If your child is testing low on the SSAT, PSAT, PLAN, or Achievement Tests in grades 7-10, that’s a sign to start thinking about adding a test prep protocol, or reevaluating one you might already have in place. That’s also a sign to do a full battery of learning disability testing to figure out the underlying cognitive issue.
The goal isn’t necessarily to get accommodations for standardized tests, because not every kid with learning problems has those kinds of learning disabilities.
How do the top schools evaluate multiple LSAT scores? I know a few of the t14 schools claim they average the scores and a few others claim they take a holistic approach. However, I have also read that since the ABA changed their reporting policy, law schools have every incentive to evaluate the highest score.
Also, what if there is a huge disparity in the scores.
What a glorious week all you February LSAT takers are waking up to. Exhausted, curled up, wrung out? Take heart, you could be these people over in Boston:
Here's some of the best news, though. For many years I've been banging the drum to apply EARLY, EARLY, EARLY in the admissions cycle. Recently, though, it's been more of a finger tapping.
Many people who submitted their applications last fall are already getting acceptances, so that hasn't changed, and that's a nice bonus for them.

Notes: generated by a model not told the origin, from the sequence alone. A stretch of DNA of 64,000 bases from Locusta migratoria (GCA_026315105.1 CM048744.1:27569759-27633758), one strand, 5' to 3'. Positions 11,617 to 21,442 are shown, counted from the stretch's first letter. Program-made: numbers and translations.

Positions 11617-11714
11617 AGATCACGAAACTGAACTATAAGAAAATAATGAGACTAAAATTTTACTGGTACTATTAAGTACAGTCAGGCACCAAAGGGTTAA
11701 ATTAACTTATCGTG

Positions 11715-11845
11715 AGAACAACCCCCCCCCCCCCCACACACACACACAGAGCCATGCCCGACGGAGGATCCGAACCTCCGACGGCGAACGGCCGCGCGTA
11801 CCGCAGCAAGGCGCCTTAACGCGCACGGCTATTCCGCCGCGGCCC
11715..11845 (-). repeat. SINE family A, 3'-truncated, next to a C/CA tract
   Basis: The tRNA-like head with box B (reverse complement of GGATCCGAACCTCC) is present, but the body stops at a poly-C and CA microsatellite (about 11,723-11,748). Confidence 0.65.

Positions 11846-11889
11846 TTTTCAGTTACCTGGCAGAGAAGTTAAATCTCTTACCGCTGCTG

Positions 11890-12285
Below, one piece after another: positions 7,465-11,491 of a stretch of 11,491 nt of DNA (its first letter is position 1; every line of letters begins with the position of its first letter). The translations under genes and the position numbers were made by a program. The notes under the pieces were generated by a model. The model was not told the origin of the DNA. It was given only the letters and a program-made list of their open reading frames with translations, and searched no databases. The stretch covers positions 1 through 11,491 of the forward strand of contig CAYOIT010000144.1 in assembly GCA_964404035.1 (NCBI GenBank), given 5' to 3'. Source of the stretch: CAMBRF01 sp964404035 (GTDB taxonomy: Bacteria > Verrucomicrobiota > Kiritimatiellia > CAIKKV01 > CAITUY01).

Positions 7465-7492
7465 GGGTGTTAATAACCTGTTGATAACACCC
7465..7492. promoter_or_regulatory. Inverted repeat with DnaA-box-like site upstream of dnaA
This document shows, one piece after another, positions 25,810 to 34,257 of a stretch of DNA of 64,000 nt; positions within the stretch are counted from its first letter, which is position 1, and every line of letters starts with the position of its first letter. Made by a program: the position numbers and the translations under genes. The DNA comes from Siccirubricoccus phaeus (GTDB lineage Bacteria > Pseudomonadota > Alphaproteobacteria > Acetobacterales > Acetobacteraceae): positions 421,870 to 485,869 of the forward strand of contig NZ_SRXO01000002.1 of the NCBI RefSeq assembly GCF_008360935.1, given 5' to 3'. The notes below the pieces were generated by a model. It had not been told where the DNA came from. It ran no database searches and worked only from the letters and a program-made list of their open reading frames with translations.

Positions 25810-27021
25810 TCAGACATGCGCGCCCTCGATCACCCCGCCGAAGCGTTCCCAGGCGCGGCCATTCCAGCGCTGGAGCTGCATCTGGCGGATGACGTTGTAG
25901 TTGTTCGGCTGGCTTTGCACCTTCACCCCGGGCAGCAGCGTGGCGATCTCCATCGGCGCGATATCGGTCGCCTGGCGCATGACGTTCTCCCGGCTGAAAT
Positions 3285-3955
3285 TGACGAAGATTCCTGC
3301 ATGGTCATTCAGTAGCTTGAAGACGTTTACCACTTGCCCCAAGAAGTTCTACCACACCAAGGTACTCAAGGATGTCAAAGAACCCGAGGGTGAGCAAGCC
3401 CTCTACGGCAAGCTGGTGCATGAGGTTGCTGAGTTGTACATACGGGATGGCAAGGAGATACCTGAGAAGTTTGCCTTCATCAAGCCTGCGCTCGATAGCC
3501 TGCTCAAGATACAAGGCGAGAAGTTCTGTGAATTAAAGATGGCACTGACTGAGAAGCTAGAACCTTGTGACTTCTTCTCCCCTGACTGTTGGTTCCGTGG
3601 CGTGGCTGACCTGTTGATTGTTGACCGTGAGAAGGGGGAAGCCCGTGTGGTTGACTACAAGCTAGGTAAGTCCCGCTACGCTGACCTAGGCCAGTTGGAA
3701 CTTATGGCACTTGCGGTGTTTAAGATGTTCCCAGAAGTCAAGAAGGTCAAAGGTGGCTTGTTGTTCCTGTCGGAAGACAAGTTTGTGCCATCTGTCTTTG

Some nice feedback from an applicant who worked with our colleague Janeille and is happily headed to Georgetown Law School:
I had worked with an admissions consultant from a different company and thought my application was ready to go.
Some nice feedback on working with our consultant Greg, from an applicant headed to a T14 law school:
Greg, I am absolutely delighted to let you know that I have been accepted at _________ [T14 law school]!! It is honestly a dream come true for me. _______ was a reach school for me, as I fell right along the median for GPA, but slightly below for the LSAT.
What should an applicant do when placed on the waitlist at his or her dream school?
You may have heard that the SAT is in the process of being overhauled. If you're a 10th grader now, what does that mean for you?
The first administration of the NEW SAT will be in March of 2016.